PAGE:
Spatial Cognition VII

International Conference, Spatial Cognition 2010, Mt. Hood/Portland, OR, USA, August 15-19, 2010. Proceedings

  • Christoph Hölscher
  • Thomas F. Shipley
  • Marta Olivetti Belardinelli
  • John A. Bateman
  • Nora S. Newcombe
Conference proceedings Spatial Cognition 2010

Part of the Lecture Notes in Computer Science book series (LNCS, volume 6222)

Also part of the Lecture Notes in Artificial Intelligence book sub series (LNAI, volume 6222)

Table of contents

  1. Front Matter
  2. Invited Talks

  3. Distance and Time

  4. Navigation

    1. Daniele Nardi, Nora S. Newcombe, Thomas F. Shipley
      Pages 32-40
    2. Julia Frankenstein, Simon J. Büchner, Thora Tenbrink, Christoph Hölscher
      Pages 41-53
    3. Denise Peters, Yunhui Wu, Stephan Winter
      Pages 54-69
  5. Science Education and Spatial Skill

  6. Language

    1. Sarah Anderson, Teenie Matlock, Michael Spivey
      Pages 139-151
    2. Roberto Bottini, Daniel Casasanto
      Pages 152-162
  7. Computational Modelling

    1. Thomas Reineking, Johannes Wolter, Konrad Gadzicki, Christoph Zetzsche
      Pages 163-178
    2. Luca Simione, Antonino Raffone, Gisella Micciantuono, Marta Olivetti Belardinelli, Cees van Leeuwen
      Pages 179-190
  8. Reference Frames

    1. Markus Plank, Hermann J. Müller, Julie Onton, Scott Makeig, Klaus Gramann
      Pages 191-206
    2. Tobias Meilinger, Gottfried Vosgerau
      Pages 207-221

About these proceedings

Introduction

This is the seventh volume of a series of books on fundamental research in spatial cognition. As with past volumes, the research presented here spans a broad range of research traditions, for spatial cognition concerns not just the basic spatial behavior of biological and artificial agents, but also the reasoning processes that allow spatial planning across broad spatial and temporal scales. Spatial information is critical for coordinated action and thus agents interacting with objects and moving among objects must be able to perceive spatial relations, learn about these relations, and act on them, or store the information for later use, either by themselves or communicated to others. Research on this problem has included both psychology, which works to understand how humans and other mobile organisms solve these problems, and computer science, which considers the nature of the information available in the world and a formal consideration of how these problems might be solved. Research on human spatial cognition also involves the application of representations and processes that may have evolved to handle object and location information to reasoning about higher-order problems, such as displaying non-spatial information in diagrams. Thus, work in s- tial cognition extends beyond psychology and computer science into many disciplines including geography and education. The Spatial Cognition conference offers one of the few forums for consideration of the issues spanning this broad academic range.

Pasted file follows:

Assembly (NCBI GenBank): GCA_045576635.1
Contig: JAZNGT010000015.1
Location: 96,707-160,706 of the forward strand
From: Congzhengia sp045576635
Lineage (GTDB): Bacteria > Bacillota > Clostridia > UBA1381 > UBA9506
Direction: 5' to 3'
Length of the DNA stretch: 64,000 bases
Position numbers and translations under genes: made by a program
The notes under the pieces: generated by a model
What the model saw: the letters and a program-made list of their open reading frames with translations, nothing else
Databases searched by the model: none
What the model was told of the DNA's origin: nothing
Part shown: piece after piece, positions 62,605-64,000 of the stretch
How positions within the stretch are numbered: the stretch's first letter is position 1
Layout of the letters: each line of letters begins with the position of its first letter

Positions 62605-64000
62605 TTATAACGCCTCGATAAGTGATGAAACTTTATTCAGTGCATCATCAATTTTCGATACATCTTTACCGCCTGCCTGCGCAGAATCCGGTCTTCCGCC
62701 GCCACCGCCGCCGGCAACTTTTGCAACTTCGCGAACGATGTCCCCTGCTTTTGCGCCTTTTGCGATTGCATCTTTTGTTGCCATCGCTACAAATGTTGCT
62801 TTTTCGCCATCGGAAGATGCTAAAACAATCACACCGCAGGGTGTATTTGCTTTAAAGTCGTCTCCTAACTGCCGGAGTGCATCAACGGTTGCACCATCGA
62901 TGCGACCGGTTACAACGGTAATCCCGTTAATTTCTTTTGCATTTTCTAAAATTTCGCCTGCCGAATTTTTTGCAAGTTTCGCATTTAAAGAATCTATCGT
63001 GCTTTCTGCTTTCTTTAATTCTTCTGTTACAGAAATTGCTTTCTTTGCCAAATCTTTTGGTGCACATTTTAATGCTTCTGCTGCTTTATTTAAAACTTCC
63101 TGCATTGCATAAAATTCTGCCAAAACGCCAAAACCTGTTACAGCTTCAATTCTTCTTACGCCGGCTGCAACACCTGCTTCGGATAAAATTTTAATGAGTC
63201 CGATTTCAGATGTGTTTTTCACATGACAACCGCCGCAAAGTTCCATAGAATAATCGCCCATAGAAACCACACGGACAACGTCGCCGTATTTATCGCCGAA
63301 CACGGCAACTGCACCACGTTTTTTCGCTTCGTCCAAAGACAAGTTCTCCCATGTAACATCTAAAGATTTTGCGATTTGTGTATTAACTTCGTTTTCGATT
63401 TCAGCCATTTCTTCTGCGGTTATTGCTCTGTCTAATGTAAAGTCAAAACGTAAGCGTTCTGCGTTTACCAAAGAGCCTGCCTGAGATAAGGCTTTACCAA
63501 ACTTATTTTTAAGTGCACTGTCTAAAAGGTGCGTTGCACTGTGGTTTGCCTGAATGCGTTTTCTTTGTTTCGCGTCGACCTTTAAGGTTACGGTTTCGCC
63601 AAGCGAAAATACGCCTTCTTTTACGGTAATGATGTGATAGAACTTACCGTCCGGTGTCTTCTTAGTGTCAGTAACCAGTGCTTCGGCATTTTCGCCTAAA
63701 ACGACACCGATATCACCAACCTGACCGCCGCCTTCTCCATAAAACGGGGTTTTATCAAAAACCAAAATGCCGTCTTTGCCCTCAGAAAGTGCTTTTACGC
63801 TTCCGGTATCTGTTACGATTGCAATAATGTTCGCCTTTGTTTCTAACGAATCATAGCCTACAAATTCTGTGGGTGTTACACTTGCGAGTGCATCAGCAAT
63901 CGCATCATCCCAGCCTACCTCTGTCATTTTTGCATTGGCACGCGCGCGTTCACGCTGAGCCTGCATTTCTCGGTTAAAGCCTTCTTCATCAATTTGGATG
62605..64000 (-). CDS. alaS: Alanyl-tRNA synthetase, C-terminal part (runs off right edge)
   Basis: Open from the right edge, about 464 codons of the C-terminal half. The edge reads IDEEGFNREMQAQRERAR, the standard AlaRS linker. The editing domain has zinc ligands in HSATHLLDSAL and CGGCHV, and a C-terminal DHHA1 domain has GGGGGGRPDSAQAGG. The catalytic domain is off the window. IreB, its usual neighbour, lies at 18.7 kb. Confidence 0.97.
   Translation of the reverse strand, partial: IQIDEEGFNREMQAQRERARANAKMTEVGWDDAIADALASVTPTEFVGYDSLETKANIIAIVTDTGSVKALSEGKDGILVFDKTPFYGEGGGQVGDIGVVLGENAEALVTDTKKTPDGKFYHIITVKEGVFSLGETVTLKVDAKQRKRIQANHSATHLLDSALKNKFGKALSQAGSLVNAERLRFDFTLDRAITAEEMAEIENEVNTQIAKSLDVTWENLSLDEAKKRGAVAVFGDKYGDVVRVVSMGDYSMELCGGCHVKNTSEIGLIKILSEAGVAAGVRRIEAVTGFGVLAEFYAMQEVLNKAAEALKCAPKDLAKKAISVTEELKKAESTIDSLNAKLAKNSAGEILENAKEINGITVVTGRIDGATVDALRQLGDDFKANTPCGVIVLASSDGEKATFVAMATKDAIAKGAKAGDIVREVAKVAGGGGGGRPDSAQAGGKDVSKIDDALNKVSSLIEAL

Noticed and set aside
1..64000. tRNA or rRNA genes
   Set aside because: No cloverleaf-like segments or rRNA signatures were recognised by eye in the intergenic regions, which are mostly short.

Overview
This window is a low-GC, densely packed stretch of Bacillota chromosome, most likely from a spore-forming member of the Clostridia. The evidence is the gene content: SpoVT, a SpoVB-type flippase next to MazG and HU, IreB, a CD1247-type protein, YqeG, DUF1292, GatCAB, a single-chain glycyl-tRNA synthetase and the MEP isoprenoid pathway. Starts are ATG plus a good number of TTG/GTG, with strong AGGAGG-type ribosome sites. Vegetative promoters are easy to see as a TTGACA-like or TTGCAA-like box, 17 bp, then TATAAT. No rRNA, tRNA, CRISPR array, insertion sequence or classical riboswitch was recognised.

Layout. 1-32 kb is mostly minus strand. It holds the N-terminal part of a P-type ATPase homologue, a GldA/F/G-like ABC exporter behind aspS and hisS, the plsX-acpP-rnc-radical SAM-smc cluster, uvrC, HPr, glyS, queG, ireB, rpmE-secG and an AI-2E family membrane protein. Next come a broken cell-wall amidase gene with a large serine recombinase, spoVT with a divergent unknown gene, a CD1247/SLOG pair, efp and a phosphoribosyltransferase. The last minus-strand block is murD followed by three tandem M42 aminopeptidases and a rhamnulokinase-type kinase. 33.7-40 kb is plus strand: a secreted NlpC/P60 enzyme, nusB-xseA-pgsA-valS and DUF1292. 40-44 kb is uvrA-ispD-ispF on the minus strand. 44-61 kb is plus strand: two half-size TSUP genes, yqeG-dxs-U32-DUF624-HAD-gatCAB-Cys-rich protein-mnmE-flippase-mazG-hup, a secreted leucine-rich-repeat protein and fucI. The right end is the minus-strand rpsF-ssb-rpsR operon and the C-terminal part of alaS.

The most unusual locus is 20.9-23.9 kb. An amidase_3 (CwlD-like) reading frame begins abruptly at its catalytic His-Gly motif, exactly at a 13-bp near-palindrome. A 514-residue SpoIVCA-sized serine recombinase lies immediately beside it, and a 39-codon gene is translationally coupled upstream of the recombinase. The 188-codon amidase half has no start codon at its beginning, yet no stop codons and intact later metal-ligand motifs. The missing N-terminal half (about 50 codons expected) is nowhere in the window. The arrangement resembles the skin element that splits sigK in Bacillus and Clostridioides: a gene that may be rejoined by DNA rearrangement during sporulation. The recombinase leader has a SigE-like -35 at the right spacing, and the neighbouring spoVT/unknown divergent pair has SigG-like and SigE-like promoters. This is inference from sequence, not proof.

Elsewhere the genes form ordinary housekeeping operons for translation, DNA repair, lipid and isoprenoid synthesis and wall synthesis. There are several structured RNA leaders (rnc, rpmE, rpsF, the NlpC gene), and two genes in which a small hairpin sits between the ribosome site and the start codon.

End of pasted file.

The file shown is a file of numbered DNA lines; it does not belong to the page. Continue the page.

Keywords

analog modeling cognitive maps distance estimation earth science embodied cognition environmental science eye-tracking geometry human memory human-computer interaction landmarks linguistics multimodality navigation neural networks personali

Editors and affiliations

  • Christoph Hölscher
    • 1
  • Thomas F. Shipley
    • 2
  • Marta Olivetti Belardinelli
    • 3
  • John A. Bateman
    • 4
  • Nora S. Newcombe
    • 2
  1. 1.Center for Cognitive Science, Institute of Computer Science and Social ResearchAlbert-Ludwigs-Universität FreiburgFreiburgGermany
  2. 2.Department of PsychologyTemple UniversityPhiladelphiaUSA
  3. 3.Department of Psychology’Sapienza’ University of RomeRomeItaly
  4. 4.FB 10, Faculty of Linguistics and Literary SciencesUniversity of BremenBremenGermany

Bibliographic information

  • DOI https://doi.org/10.1007/978-3-642-14749-4
  • Copyright Information Springer-Verlag Berlin Heidelberg 2010
  • Publisher Name Springer, Berlin, Heidelberg
  • eBook Packages Computer Science
  • Print ISBN 978-3-642-14748-7
  • Online ISBN 978-3-642-14749-4
  • Series Print ISSN 0302-9743
  • Series Online ISSN 1611-3349
  • About this book